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    This is off topic, but once you get your Glock cleaned up and put back together, you will need to lube it in the right places. This is my favorite video for Glock lubrication by James Yeager:

    http://www.youtube.com/watch?v=pGobEpUO3Uc

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    jchen012 wrote:
    This is off topic, but once you get your Glock cleaned up and put back together, you will need to lube it in the right places. This is my favorite video for Glock lubrication by James Yeager:

    http://www.youtube.com/watch?v=pGobEpUO3Uc
    +1

    This is something the armorer's course doesn't cover, at least not nearly as well.

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    I gave up my Glock 22 for a Kimber years ago...
    Certified Glock Armorer

    "A government and its agents are under no general duty to provide public services, such as police protection, to any particular individual citizen..." -- Warren v. District of Columbia, 444 A.2d 1 (D.C. App.181)

    A 1911 that works properly is as rare as a Glock that doesn't.

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    jchen012 wrote:
    This is off topic, but once you get your Glock cleaned up and put back together, you will need to lube it in the right places. This is my favorite video for Glock lubrication by James Yeager:

    http://www.youtube.com/watch?v=pGobEpUO3Uc
    Does anyone know why he lubes the locking lug? The Glock manuals recommend the other five drops, and that's exactly what I've been doing, except that he uses grease, and I use oil.

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    James and I respectfully disagree on the oiling issue in some areas. One of the things we and Glock have learned over the years is that excessive oil or thicker lubricants can cause malfunctions, particularly when the firing pin channel gets filled. We can have light strikes when the channel gets choked.

    Due to on-going problems, Glock did create some armorer tools for getting into the various channels and ports to properly clean. Too much lube is a bad thing. Too little lube and you have accelerated wear issues.

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    Morris wrote:
    James and I respectfully disagree on the oiling issue in some areas. One of the things we and Glock have learned over the years is that excessive oil or thicker lubricants can cause malfunctions, particularly when the firing pin channel gets filled. We can have light strikes when the channel gets choked.

    Due to on-going problems, Glock did create some armorer tools for getting into the various channels and ports to properly clean. Too much lube is a bad thing. Too little lube and you have accelerated wear issues.
    Agreed. The time I've had to diagnose a GLOCK that was not firing everytime the trigger was pulled, was easily determined once I took the striker w/collar out of it's channel and a huge mess of oily gunpowder gunk came out.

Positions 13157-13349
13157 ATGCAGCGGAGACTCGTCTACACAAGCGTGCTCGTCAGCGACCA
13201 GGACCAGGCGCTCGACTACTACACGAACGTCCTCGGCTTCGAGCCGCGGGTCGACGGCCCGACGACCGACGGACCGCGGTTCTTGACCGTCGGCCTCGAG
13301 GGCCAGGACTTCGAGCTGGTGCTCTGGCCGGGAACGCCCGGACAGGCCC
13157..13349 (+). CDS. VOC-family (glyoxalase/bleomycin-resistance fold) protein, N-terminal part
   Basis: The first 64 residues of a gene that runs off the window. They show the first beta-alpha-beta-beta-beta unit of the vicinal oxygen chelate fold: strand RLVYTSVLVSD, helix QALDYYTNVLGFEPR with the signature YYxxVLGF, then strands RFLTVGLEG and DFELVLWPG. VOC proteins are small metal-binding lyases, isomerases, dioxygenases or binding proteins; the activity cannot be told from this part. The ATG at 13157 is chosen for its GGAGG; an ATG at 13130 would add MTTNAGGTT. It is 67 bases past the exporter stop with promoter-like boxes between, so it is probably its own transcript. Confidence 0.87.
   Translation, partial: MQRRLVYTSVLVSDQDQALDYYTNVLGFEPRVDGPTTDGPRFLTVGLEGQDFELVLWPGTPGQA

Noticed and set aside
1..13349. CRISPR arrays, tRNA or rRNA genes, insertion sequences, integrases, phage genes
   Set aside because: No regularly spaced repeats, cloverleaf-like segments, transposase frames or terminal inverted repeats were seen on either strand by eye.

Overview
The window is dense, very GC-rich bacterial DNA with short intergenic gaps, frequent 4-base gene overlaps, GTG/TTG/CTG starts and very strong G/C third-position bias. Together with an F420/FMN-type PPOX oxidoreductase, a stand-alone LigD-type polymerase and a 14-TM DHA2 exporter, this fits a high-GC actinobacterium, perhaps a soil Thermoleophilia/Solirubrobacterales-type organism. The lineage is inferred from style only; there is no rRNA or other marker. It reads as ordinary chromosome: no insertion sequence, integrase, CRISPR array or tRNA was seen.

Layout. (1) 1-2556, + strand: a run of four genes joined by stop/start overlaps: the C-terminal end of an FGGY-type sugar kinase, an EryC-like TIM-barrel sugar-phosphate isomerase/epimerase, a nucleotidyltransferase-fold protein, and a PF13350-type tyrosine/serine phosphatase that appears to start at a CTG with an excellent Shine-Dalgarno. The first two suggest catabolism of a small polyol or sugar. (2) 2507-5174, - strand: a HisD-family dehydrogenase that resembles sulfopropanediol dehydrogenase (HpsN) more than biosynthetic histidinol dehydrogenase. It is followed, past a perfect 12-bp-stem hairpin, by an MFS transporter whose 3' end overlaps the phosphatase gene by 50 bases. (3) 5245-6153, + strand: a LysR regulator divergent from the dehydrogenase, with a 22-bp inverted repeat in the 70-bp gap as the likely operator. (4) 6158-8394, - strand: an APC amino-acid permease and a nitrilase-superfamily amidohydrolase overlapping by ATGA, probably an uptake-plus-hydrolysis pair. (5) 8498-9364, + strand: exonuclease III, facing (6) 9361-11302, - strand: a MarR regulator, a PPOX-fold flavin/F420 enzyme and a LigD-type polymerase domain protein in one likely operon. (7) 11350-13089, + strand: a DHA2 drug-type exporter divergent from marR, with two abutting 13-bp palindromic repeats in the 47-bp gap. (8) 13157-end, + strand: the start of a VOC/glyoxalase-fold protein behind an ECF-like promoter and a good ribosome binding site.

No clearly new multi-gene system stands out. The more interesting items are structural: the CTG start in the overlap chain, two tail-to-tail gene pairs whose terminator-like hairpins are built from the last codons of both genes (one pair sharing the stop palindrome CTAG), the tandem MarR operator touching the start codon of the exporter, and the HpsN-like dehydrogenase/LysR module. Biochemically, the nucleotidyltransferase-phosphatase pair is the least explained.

To ensure your firing pin channel is OK, completely empty the gun (check to ensure it's empty 3 times, then do it once again), pull the triggerto releasespring tension on the striker(while pointed in a safe direction), and shake the gun like a salt shaker. If you can hear the striker shaking around in the channel, you are good. If you can't, you have too much gunk in the channel to ensure reliable ignition. (Light strikes)

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    Yep. That's the technique. But it's also not limited to Glocks. Many modern guns suffer the same fate.

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    How in the world are people getting oil and stuff in the firing pin channel? I don't put oil anywhere near it! Drop on the barrel, in each of the slide rails, under the slide where the barrel lug contacts, and on the trigger bar... the five points that the manual recommends.

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    grishnav wrote:
    Yeah, I've seen all the videos on Youtube and stuff, I'm just not confident I could detail strip it (or, more specifically, I'm sure I could get it apart, but getting it back together...)
    Is this a subtle hint for me to make the long awaited part II video for Glock reassembly?

    Part I (disassembly) is here: http://www.youtube.com/watch?v=No4SA6v6xjE&

    Making the reassembly vid has not been a priority for me since once already exists on Youtube: http://www.youtube.com/watch?v=HltqNHbZhGs

    It's VERY easy, give it a try grishnav. If you run into trouble, get Morris involved. It so easy, a caveman could do it!



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    nakedshoplifter wrote:
    grishnav wrote:
    Yeah, I've seen all the videos on Youtube and stuff, I'm just not confident I could detail strip it (or, more specifically, I'm sure I could get it apart, but getting it back together...)
    Is this a subtle hint for me to make the long awaited part II video for Glock reassembly?

    Part I (disassembly) is here: http://www.youtube.com/watch?v=No4SA6v6xjE&

    Making the reassembly vid has not been a priority for me since once already exists on Youtube: http://www.youtube.com/watch?v=HltqNHbZhGs

    It's VERY easy, give it a try grishnav. If you run into trouble, get Morris involved. It so easy, a caveman could do it!

    The YouTube solution is quick but as I pointed out in my post of last Sunday there is a DVD available from americangunsmith.com. This shows the complete procedure from initial takedown thru cleaning procedure and re-asssmbly. Downside is that you have to order it and wait for it to arrive, where the YouTube provides instant satisfaction. Here's a copy of the key part of my post:

    a DVD from http://www.americangunsmith.com This has a detailed procedure for stripping, cleaning and re-assembling Glock pistols. You can order from the website or call 800-797-0867. Title of the DVD is Technical Manual and Armorer's Course Glock Pistols. This is where I first heard about using Simple Green to clean guns (see the thread on that subject, elsewhere).


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    All of the crud eventually gets into crevices like that, especially if you go years between cleanings.